Bills embarrass Patriots, giving New England a taste of what it has dished out before in playoffs

The list of times Bill Belichick has been embarrassed in the playoffs is short.

The instance everyone will point to is a 2009 wild-card game against the Baltimore Ravens, when the New England Patriots trailed 24-0 in the first quarter. They lost that game 33-14. In 2012 they lost the AFC championship game to the Ravens by 15 points. Those were the only times Belichick's Patriots teams had lost by more than 10 in the playoffs.

A lot about Saturday night's 47-17 Buffalo Bills win was shocking. The Bills scored touchdowns on each of their first seven offensive possessions before running out the clock at the end. It was weird to see Bills quarterback Josh Allen do whatever he wanted, completely picking apart New England's defense. He finished with 308 yards and five touchdowns. The Patriots' offense had its ups and downs in the regular season, but it was hard to predict that New England wouldn't be able to sustain any drives.

Bills fans' fantasies before the game probably included the Patriots getting run off the field. It was weird to see it actually happen.

Bills make a statement

The blowout in Buffalo has two parts to the story, and the Bills' dominance sent a message to the rest of the NFL. For all those who pointed to the Bills' point differential and unlucky record in close games and said they were better than their 11-6 record, Saturday night was the payoff.

Allen played what has to be considered the best game of his career. He had 172 yards, two touchdowns, no interceptions and a 149 passer rating in the first half. He had 63 rushing yards in the first half, too. His first touchdown was a pretty floater to Dawson Knox in the back of the end zone, and his second touchdown was an absolute rocket to Knox that beat the Patriots' coverage. He was in absolute control of the game, in a way you rarely see from a quarterback against a Belichick defense. It was the kind of performance that made you wonder if the Bills are peaking at the right time.

The praise for the Bills will trickle in over the next week. Saturday night was more of a funeral for a Patriots team that showed promise in the middle of the season. It would be easy to blame it all on having a rookie quarterback, Mac Jones, in his first playoff start. That wouldn't be completely accurate. At halftime the Bills had 19 first downs, 300 yards and averaged a staggering 9.1 yards per play. All four of their first-half possessions ended in touchdowns. That's a failure of a defense that looked a lot better earlier in the season.

It's not like New England's offense was great either. The Patriots got a field goal with one second left in the half, after the Bills already had a 27-0 lead. The 24-point halftime deficit was the biggest in Patriots postseason history.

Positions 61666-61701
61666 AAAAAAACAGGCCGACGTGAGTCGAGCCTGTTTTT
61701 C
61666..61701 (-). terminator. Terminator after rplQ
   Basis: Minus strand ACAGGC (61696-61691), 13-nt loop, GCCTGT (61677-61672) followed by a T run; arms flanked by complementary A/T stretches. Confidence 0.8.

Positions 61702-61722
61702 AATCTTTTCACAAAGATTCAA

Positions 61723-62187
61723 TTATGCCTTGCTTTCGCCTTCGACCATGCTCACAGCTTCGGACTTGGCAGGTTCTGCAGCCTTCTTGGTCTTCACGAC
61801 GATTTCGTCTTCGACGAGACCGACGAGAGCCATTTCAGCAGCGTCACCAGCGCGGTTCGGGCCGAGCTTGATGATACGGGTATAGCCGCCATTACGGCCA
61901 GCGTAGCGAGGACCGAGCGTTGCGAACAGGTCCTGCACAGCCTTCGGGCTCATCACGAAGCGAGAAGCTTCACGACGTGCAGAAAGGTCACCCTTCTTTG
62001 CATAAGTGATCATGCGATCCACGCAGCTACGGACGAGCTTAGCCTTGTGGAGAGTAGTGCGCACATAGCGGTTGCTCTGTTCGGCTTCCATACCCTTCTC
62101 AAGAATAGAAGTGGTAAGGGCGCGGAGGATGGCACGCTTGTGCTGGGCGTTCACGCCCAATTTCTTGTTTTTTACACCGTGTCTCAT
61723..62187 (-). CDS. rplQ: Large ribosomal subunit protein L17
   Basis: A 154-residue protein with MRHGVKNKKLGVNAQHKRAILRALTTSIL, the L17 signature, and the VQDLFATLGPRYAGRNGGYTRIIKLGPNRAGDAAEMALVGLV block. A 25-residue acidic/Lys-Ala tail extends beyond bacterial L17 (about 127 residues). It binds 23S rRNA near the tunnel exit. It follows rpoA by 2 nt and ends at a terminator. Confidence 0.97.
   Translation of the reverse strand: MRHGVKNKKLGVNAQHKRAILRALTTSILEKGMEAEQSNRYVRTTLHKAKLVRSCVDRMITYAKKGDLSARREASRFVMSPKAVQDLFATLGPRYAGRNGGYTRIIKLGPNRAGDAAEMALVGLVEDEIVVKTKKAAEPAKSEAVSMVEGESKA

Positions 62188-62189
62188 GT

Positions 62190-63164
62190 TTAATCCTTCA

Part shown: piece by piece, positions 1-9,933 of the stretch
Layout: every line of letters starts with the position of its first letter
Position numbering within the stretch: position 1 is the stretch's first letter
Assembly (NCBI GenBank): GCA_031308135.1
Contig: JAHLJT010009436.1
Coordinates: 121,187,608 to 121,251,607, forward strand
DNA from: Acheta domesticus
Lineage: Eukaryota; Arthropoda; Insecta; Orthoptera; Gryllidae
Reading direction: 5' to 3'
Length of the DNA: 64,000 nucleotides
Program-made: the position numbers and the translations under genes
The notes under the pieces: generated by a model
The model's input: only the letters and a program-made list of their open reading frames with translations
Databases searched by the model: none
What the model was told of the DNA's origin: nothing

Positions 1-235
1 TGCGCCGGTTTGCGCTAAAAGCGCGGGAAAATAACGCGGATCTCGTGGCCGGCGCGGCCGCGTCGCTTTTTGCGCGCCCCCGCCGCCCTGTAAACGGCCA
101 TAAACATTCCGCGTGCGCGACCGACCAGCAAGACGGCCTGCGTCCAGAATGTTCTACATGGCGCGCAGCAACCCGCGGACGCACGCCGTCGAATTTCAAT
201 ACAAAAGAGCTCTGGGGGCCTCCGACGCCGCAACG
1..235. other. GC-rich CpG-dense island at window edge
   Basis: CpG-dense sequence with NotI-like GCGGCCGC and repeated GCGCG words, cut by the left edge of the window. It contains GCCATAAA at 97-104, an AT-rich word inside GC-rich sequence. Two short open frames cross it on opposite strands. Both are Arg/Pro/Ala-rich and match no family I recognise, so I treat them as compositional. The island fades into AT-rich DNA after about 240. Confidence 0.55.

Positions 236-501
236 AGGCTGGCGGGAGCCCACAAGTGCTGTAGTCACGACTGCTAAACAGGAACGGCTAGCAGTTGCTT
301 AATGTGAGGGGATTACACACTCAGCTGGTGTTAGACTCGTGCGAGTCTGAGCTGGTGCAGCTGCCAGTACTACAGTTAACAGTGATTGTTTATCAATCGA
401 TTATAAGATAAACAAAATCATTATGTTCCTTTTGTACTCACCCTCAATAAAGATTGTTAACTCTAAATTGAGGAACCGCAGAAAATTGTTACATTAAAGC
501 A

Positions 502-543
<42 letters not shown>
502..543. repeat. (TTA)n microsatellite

If there was any hope that the franchise famous for coming back from 28-3 in a Super Bowl could pull off another miracle, Jones started the second half with an interception and Allen hit Emmanuel Sanders on a pretty 34-yard touchdown to remove all doubt. And it seemed like a little more than a random trick play when the Bills ran a touchdown pass to offensive lineman Tommy Doyle, which pushed their lead over their division rival to 47-10. That had to feel good, considering how often the Patriots tortured the Bills over the Tom Brady era.

The Patriots lost three of their last four to finish the regular season, after winning a game in a windstorm at Buffalo. That turned out to be the high point of their season. We'll all remember the low point.

Devin Singletary of the Buffalo Bills celebrate as he scores a touchdown against the New England Patriots. (Photo by Timothy T Ludwig/Getty Images)

Patriots on receiving end of rare blowout

The Bills were so dominant, it was reminiscent of some of the vintage Patriots teams in the postseason. The Bills became the first team to score touchdowns on each of its first four possessions since the 2018 playoffs, when the Patriots did it to the Chargers. The Bills scored touchdowns on each of their first seven possessions, which is hard to believe.

The Bills played at a faster speed, with a different energy. It was clear from the first drive, when Allen ran and passed the Bills easily downfield, that the Patriots were in trouble. It would be easy to say this Patriots team, with Jones at quarterback, wasn't meant for a long postseason run. But that's not what people were saying when they were 9-4.

The Bills took some mortifying losses and had some weird struggles in other games this season, making it seem like they weren't the Super Bowl favorite everyone hoped to see after they made it to the AFC championship game last season. The looked like that team on Saturday night. They looked like what we're used to seeing from the Patriots.